Tuesday, June 26, 2012

Girl in the plastic bubble

Usually I can count on being sick within a week of getting home. After three months in school where I live virtually alone (even though I share a bathroom with about 17 other people, yuck), coming home to live with my dad somehow makes me an incubator of illness.

It's one of the worst realities when you get back to your house, ready for comfort and relaxation, and then you get smacked in the face with a sinus condition or the flu or strep throat or rabbititis (that one was made up, but you should know what it is anyway).

This time around, I got sick before I got home. A few days with strep throat had me feeling like I'd died and been revived again only to live as a zombie with the Promethean horror of boarding an airplane. Mixed metaphors, but you catch my drift. Getting sick sucks. But it's fine once it's over.

Until you start working and you realize that your home isn't the worst incubator for disease. Your job is.

Everything is communal. We drink out of the same mugs (we wash them too, but the whole save the planet thing has me worried about germ-sharing), we use the same restrooms, we touch the same computer keys, we sometimes share food and obviously we handle many of the same objects. If one is sick, it's likely another may be sick. Maybe everyone will be sick in due time.

For the past couple of days, I've been glad to have rid myself of the strep throat that ruined my trip back to California and made the first few days of my vacation all but miserable.

Then I made a friend at work. She's a fellow intern and very kind and friendly, a helpful and accommodating companion during this, my first venture into the career world.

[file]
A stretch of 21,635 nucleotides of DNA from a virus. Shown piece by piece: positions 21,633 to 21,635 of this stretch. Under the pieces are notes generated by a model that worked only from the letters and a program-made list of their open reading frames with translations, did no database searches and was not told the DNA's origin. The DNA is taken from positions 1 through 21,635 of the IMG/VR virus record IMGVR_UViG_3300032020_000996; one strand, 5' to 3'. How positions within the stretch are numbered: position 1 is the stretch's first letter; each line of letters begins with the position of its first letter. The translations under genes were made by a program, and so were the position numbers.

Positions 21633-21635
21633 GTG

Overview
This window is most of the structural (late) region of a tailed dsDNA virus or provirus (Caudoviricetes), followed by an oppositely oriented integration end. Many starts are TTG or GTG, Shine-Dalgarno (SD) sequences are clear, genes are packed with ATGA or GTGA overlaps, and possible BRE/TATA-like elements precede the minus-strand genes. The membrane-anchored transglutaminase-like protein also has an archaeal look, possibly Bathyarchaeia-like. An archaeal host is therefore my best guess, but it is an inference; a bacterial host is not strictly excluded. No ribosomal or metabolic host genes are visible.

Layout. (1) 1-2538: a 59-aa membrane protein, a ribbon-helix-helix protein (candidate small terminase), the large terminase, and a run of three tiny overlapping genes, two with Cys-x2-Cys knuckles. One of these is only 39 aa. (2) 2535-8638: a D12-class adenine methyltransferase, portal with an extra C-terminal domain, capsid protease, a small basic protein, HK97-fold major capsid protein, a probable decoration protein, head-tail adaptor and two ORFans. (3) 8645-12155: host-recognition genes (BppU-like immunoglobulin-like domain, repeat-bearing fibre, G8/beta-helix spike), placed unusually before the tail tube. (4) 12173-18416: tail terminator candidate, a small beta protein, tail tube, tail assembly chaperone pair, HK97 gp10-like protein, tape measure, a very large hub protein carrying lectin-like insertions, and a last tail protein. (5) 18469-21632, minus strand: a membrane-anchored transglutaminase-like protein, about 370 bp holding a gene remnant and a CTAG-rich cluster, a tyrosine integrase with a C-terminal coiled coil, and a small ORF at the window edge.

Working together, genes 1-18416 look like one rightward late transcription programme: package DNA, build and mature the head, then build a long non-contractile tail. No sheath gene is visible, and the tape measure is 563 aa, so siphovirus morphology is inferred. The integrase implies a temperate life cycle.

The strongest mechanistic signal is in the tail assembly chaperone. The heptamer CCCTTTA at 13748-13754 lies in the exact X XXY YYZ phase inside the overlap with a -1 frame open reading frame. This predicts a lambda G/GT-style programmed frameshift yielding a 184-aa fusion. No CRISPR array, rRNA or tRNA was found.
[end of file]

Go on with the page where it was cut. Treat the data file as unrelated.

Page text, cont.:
We've only spent a week together, though, and she's already sick.

And on top of the possibility of catching her germs, my dad has made my home a hazardous zone, since he has been feeling unreliably unwell, switching between strep-like symptoms and relative health.

Being in this situation - as in surrounded by so many sick people wherever I am - I've come to realize something about myself. I can be quite blind to other people's misfortunes.

In the first week of summer, all I could think of was that I deserved to be pitied and taken care of. A poor girl who can barely walk and has a sore throat that prevents her from eating her food comfortably. Everyone should be at my beck and call under these circumstances.

Then, a few weeks later, I'm interacting with two people - my new friend and my father - who are facing their own conditions of discomfort. But unlike the childish me who talks about staying home and vegetating, they go out to the doctor or to the drugstore to tend to their problems. They talk about avoiding spreading germs or working despite feeling ill.

Is it unfair to blame my upbringing?

I was raised as an only child to my mother, so in my youngest years the household revolved around me. I was my mom's baby and she treated me as such.

Someone needs to remind me that I'm not a baby anymore, though. Eventually we all have to grow up and figure out that not only do we have to take care of ourselves in sickness, but we also have to be responsible about what we do under varying degrees of health.

We're not all girls or boys in the plastic bubble like we might want to be. And occasionally that means having to interact closely with someone who is sick and not pretending like they will be the ruin of the world that revolves around me me me.

After those first few days of summer break when I could barely get up from bed without weeping and pitying myself, I lost sight of what it is to be human in some way. It may be part of our preordained personalities - as a selfish race of babies - to focus entirely on the self and abandon anything that threatens us.

But that's an animalistic instinct. The human instinct is to be conscientious and helpful to those around us, especially when they're in need of help. Especially when they're sick.

I tried to escape my inhibitions today, walking my friend to CVS so she could buy cold medicine. Not giving my dad a hard time about anything despite my fear that if we use the same silverware, I might end up being out of commission next week having caught what he has this week.

Yet I believe that cautiousness must end eventually.

This is that time. Even if it means risking my health for the sake of my humanity. Knowing my immune system, I'd probably catch it either way. Karma.

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